New insights about the magneto-rotational evolution of solar-type stars

Quentin Noraz


The magnetic field of solar-type stars is generated and sustained through an internal dynamo process. This process is mostly determined by the combined action of turbulent convective motions and differential rotation. It can sometimes lead to magnetic cyclic variabilities, like the 11-years solar cycle. Evidence of magnetic cycles have been detected for other solar-type stars as well, ranging from a few years to a few tens of years. How are these cycles controlled? Observations and stellar evolution models show that solar-like stars spin-down during their main-sequence. In parallel, numerical simulations of these stars show that different regimes of differential rotation can be reach and are characterized with the Rossby number. In particular, anti-solar differential rotation (fast poles, slow equator) may exist for high Rossby numbers (slow rotators), which grows when the rotation spins-down. If this regime appears during the main sequence, we may wonder how the dynamo process will be impacted. More generally, can slowly rotating stars have magnetic cycles? We performed a numerical multi-D parametric study with the STELEM and ASH codes to understand the magnetic field generation of solar-type stars under various differential rotation regimes. We particularly focused on the energy transfers powering these stellar dynamos, and on the existence of magnetic cycles for different stages of the main sequence. We find that short cycles are favoured for small Rossby numbers (fast rotators), and long cycles for intermediate (solar-like) Rossby numbers. We further assess that energy transfers can reach up to 3% of the stellar luminosity to sustains these dynamos, and ultimately powering surface eruptive events. Finally, we find that anti-solar rotating stars (high Rossby numbers) can only sustain magnetic cycles for specific dynamo processes. This led us to develop a theoretical criterion to select anti-solar candidates with the perspective to bring new constraints on our models, stellar evolution, and more particularly on the future of the Sun.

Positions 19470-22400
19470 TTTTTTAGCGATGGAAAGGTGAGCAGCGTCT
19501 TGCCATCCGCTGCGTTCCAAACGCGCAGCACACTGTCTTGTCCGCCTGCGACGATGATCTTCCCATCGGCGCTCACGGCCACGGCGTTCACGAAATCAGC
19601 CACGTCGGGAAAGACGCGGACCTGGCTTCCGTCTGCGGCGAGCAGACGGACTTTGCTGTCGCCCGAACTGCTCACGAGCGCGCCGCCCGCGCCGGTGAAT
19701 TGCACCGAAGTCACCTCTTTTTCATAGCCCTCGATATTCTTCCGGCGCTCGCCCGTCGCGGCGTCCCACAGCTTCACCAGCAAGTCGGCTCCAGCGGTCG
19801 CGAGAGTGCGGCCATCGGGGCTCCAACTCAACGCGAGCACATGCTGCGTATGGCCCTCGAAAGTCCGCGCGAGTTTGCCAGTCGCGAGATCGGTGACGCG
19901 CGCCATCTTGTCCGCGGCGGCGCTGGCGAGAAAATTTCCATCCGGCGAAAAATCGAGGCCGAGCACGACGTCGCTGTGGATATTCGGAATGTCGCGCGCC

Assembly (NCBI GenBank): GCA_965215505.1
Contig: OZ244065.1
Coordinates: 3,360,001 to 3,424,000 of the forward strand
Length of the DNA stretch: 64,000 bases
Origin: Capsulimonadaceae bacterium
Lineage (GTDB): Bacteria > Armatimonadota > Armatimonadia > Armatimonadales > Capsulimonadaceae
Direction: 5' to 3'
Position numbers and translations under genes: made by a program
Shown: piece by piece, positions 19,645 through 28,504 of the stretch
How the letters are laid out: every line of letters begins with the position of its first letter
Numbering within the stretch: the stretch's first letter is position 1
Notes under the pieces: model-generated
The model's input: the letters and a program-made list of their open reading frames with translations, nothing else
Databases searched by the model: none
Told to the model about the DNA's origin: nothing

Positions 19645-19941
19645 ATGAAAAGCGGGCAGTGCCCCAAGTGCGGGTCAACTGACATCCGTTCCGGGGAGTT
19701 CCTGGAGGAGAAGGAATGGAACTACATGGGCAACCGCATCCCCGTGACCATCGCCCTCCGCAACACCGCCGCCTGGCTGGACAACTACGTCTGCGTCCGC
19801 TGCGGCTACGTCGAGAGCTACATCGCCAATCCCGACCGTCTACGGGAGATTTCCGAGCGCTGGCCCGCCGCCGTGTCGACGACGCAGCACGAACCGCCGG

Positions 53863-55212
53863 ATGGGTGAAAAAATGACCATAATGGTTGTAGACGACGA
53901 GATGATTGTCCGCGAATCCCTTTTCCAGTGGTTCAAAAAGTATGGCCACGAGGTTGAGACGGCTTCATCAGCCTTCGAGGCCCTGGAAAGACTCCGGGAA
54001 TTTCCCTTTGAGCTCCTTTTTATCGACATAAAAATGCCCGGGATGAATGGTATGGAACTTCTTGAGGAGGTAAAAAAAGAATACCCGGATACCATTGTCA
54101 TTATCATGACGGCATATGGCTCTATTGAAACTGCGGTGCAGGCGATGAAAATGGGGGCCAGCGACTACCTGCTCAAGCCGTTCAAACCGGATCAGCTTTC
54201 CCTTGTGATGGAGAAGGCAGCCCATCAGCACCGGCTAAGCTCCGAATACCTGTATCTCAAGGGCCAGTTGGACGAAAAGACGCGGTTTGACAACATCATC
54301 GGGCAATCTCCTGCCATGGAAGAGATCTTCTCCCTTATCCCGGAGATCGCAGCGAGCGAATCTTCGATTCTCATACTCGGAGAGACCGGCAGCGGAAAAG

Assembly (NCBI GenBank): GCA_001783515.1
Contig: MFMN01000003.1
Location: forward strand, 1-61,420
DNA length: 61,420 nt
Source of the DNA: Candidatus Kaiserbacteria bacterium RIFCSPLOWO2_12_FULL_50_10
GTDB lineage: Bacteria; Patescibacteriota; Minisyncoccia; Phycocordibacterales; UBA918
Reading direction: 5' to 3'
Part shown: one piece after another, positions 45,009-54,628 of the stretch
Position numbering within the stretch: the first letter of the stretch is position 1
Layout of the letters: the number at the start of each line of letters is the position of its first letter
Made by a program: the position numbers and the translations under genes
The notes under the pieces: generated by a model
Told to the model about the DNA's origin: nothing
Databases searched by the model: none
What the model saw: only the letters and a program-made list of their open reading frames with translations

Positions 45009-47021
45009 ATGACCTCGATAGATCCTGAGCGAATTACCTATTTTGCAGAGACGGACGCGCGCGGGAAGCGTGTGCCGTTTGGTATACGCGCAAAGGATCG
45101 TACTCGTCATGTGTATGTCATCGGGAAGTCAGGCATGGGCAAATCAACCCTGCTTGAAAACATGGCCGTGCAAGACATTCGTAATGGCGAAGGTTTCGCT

Date: Jeudi, le 6 octobre 2022
Heure: 11:30
Lieu: Université de Montréal
  Campus MIL salle A3541